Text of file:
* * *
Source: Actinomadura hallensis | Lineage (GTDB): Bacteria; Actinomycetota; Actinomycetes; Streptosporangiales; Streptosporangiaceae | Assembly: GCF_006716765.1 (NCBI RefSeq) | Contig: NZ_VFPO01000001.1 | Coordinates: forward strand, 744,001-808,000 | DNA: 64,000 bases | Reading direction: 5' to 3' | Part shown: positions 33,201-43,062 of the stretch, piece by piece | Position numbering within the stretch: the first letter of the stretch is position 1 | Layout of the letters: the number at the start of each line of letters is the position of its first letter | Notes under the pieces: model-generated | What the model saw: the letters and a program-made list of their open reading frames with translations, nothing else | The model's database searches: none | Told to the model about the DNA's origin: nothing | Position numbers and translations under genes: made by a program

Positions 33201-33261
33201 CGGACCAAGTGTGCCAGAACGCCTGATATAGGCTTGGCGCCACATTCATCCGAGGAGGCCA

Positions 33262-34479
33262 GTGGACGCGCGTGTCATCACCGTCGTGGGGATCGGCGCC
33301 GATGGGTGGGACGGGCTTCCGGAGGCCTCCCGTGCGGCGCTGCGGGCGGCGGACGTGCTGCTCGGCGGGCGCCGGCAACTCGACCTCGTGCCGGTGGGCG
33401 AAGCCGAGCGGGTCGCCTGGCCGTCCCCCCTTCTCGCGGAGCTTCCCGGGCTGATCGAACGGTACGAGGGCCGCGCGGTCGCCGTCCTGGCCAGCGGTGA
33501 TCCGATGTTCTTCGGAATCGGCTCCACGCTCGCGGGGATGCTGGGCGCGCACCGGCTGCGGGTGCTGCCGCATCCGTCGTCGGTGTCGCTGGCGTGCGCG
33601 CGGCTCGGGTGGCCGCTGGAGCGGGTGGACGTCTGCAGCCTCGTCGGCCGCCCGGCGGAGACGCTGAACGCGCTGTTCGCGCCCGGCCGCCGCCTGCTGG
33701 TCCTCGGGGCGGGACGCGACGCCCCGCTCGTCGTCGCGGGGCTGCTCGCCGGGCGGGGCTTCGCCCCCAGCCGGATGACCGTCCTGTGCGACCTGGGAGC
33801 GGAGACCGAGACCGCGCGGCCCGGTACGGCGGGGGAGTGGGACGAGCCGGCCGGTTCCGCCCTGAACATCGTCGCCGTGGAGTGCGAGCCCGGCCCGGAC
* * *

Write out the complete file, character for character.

Source: Actinomadura hallensis | Lineage (GTDB): Bacteria; Actinomycetota; Actinomycetes; Streptosporangiales; Streptosporangiaceae | Assembly: GCF_006716765.1 (NCBI RefSeq) | Contig: NZ_VFPO01000001.1 | Coordinates: forward strand, 744,001-808,000 | DNA: 64,000 bases | Reading direction: 5' to 3' | Part shown: positions 33,201-43,062 of the stretch, piece by piece | Position numbering within the stretch: the first letter of the stretch is position 1 | Layout of the letters: the number at the start of each line of letters is the position of its first letter | Notes under the pieces: model-generated | What the model saw: the letters and a program-made list of their open reading frames with translations, nothing else | The model's database searches: none | Told to the model about the DNA's origin: nothing | Position numbers and translations under genes: made by a program

Positions 33201-33261
33201 CGGACCAAGTGTGCCAGAACGCCTGATATAGGCTTGGCGCCACATTCATCCGAGGAGGCCA

Positions 33262-34479
33262 GTGGACGCGCGTGTCATCACCGTCGTGGGGATCGGCGCC
33301 GATGGGTGGGACGGGCTTCCGGAGGCCTCCCGTGCGGCGCTGCGGGCGGCGGACGTGCTGCTCGGCGGGCGCCGGCAACTCGACCTCGTGCCGGTGGGCG
33401 AAGCCGAGCGGGTCGCCTGGCCGTCCCCCCTTCTCGCGGAGCTTCCCGGGCTGATCGAACGGTACGAGGGCCGCGCGGTCGCCGTCCTGGCCAGCGGTGA
33501 TCCGATGTTCTTCGGAATCGGCTCCACGCTCGCGGGGATGCTGGGCGCGCACCGGCTGCGGGTGCTGCCGCATCCGTCGTCGGTGTCGCTGGCGTGCGCG
33601 CGGCTCGGGTGGCCGCTGGAGCGGGTGGACGTCTGCAGCCTCGTCGGCCGCCCGGCGGAGACGCTGAACGCGCTGTTCGCGCCCGGCCGCCGCCTGCTGG
33701 TCCTCGGGGCGGGACGCGACGCCCCGCTCGTCGTCGCGGGGCTGCTCGCCGGGCGGGGCTTCGCCCCCAGCCGGATGACCGTCCTGTGCGACCTGGGAGC
33801 GGAGACCGAGACCGCGCGGCCCGGTACGGCGGGGGAGTGGGACGAGCCGGCCGGTTCCGCCCTGAACATCGTCGCCGTGGAGTGCGAGCCCGGCCCGGAC